EVERETT — Although it comes under disappointing circumstances, Snohomish County native Wyatte Wylie will have one last encore with the Everett Silvertips.
After being sent back by the Flyers to Everett for a final season in the WHL last week, Wylie hasn’t pouted or sulked after leaving Philadelphia without an entry-level contract.
Quite the opposite, really.
“He’s been awesome,” Everett head coach Dennis Williams said. “You know there’s a little disappointment, right? (He) went there to get a contract and sign and play in the American (Hockey) League. A player can come back in one of two ways: They can come back and mope about it and feel sorry for themselves, or they can come back and take it on the chin. As I’ve seen with Wyatte, he’s taken it on the chin.
“He’s been unbelievable with the young guys. (He’s got) energy, (he’s) talking out there. Everything he was last year, but better. It’s really encouraging in the way he’s taking it.”
It was an important summer for Wylie, but one that ended without an entry-level contract from the Flyers, who drafted the Everett native in the fifth-round of the 2018 draft. His hope was Philadelphia would sign him and place him on their AHL affiliate in Lehigh Valley. This upcoming season is the first he can play in that league, per the Canadian Hockey League’s agreement with the NHL.
Wylie spent a good chunk of the summer, at the Flyers’ recommendation, training in Philadelphia at the team’s training facility and he departed for training camp early to settle in.
There were no regrets in terms of his own personal volition from Wylie’s point of view.
“I was definitely frustrated, because I worked really hard (for that contract),” Wylie said, “but that’s how it goes sometimes. I’m not discouraged at all. I’m coming in with the mindset to get better and to have a good year. I’m happy with my summer and it was awesome to go there and train, and I felt like I got better.”
Wylie is an unique situation, as he has a “late birthday,” which in hockey parlance applies to anyone born between Sept. 15 and Dec. 31. CHL teams draft by birth year, but the NHL draft’s threshold for players is Sept. 15, meaning players born after it are draft eligible the year after their other birth year counterparts.
Per the NHL CBA, teams can keep drafted players on a 90-man “reserve list” for two seasons before teams need to sign them or their draft rights expire. In Wylie’s situation, it means Philadelphia doesn’t need to make a decision on whether or not to sign him until June 1, 2020.
Wylie said he’s made a point of not being fixated on things he can’t control.
“I learned a long time ago that when you hold on to stuff and think about it too much, it ruins the way you function,” Wylie said. “It does suck, but I use it as a learning experience and to get better.”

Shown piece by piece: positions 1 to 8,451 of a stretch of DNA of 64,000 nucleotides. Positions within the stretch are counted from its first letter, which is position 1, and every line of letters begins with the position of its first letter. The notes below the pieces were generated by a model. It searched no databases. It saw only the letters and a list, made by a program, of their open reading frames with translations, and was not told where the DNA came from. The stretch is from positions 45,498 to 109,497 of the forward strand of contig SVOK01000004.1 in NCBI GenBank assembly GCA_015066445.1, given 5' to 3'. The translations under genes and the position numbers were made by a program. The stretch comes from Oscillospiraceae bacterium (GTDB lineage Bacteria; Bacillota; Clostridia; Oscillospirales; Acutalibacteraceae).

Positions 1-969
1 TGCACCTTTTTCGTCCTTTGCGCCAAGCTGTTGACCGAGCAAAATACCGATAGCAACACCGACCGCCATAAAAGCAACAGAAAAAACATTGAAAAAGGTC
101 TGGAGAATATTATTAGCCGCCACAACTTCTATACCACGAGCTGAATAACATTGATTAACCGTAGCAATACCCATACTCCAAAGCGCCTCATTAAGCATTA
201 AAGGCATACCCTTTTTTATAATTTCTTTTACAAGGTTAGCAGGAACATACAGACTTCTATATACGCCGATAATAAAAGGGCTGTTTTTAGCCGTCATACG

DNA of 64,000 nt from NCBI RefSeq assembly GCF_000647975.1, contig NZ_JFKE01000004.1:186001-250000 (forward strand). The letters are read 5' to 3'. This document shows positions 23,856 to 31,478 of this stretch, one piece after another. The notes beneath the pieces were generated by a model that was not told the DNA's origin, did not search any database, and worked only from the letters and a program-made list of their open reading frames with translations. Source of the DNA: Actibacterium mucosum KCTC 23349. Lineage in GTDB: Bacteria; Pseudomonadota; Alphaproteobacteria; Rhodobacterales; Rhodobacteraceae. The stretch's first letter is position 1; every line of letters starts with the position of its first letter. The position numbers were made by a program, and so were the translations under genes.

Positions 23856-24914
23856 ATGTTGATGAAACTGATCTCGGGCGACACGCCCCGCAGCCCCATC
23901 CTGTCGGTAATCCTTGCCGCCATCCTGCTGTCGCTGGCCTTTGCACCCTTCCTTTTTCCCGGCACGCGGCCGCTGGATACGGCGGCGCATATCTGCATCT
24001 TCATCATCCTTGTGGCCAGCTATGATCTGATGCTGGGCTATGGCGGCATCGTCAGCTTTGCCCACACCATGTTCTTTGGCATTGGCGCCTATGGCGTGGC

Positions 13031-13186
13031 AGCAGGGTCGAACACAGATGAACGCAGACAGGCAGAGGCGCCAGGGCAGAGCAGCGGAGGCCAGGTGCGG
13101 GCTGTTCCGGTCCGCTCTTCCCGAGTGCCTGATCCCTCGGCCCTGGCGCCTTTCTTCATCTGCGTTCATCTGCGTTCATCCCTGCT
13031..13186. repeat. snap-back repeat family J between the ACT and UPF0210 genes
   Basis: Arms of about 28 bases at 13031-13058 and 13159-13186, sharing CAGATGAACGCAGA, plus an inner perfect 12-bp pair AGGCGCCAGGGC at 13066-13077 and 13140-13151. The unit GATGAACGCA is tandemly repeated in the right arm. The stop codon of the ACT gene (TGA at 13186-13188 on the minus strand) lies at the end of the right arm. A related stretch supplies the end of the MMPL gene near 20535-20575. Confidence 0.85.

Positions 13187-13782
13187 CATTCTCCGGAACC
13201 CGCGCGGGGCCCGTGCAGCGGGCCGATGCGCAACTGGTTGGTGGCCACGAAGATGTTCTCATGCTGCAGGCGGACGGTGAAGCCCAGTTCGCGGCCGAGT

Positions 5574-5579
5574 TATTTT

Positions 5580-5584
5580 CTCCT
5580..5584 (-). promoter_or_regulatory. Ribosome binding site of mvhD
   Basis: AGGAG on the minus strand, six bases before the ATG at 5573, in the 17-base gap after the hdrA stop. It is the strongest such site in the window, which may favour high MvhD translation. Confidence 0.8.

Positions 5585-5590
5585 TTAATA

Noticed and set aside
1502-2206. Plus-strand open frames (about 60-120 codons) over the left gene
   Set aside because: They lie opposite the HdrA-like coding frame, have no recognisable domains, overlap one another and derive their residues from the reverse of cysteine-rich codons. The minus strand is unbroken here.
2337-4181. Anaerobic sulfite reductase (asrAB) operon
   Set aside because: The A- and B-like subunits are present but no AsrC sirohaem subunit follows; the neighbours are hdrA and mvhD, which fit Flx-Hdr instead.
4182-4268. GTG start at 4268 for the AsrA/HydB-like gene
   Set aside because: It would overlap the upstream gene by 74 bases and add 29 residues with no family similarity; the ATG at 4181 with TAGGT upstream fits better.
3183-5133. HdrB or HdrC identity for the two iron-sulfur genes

Based on Wylie’s past performance in the WHL, it begs a rather fair question: What else does Wylie have left to prove at the junior level? The right-handed defenseman put up 47 points last season (11 goals, 36 assists) and was dispatched against several team’s best lines in last year’s WHL playoffs in a pairing with Artyom Minulin.
Wylie said the Flyers left him with the main goal of rounding out his overall game, and playing top minutes in Everett was the best way to do that.
“They left me with some fix-its and some things I do really good,” Wylie said. “I’m going to work on those this year so when I go back next year, there’s no excuses.”
Through two games, Wylie has already posted three points, which includes a two-goal outing in Everett’s 6-0 rout of Victoria last Saturday.
“There’s always something in your game that needs to be rounded out, but I really do think he’s taking it all the right way,” Williams said. “He’s been just awesome in the locker room with the younger D-corp, coaching and helping them out.”
Depening on if Jake Christiansen returns from his amateur tryout with the AHL’s San Antonio Rampage, Wylie will be the eldest defenseman in what is a youth-laden blueline for the Silvertips this season. Seventeen-year-old rookies Aidan Sutter and Dylan Anderson, as well as 16-year-old Olen Zellweger, are expected to play big roles in Everett’s back end this season.
Mentoring those younger players is something Wylie takes pride in, he says.
“I was in their shoes, too, and I had guys like Kevin Davis and Noah Juulsen to help me,” Wylie said. “They did a great job of showing me that it’s OK to be nervous some times and it’s OK to mess up. I just try to emphasize that with the guys that you’re not going to be perfect every shift and you’re here for a reason. Just give it your all and you’ll be fine.”
Wylie will undoubtedly have a chip on his shoulder to prove he’s ready for the next step. But for now, he’s taking his unfortunate homecoming in stride.
“I don’t take this as a bad thing coming back here,” Wylie said. “I’m taking this as a building step and I’m trying to prove that I belong there next year. I’m not going to take a step back, I’m going to take a step forward and be ready to go.”
— Injured skaters, defenseman Gianni Fairbrother and center Michal Gut, were wearing red non-contact jerseys at Silvertips practice this week, and both are doubtful for Saturday’s road contest at Kelowna. Both are listed as week-to-week with upper-body injuries.
— Along with being named the WHL’s player of the week, Silvertips forward Bryce Kindopp was named to the CHL’s team of the week after posting six points (three goals, three assists) in Everett opening two games.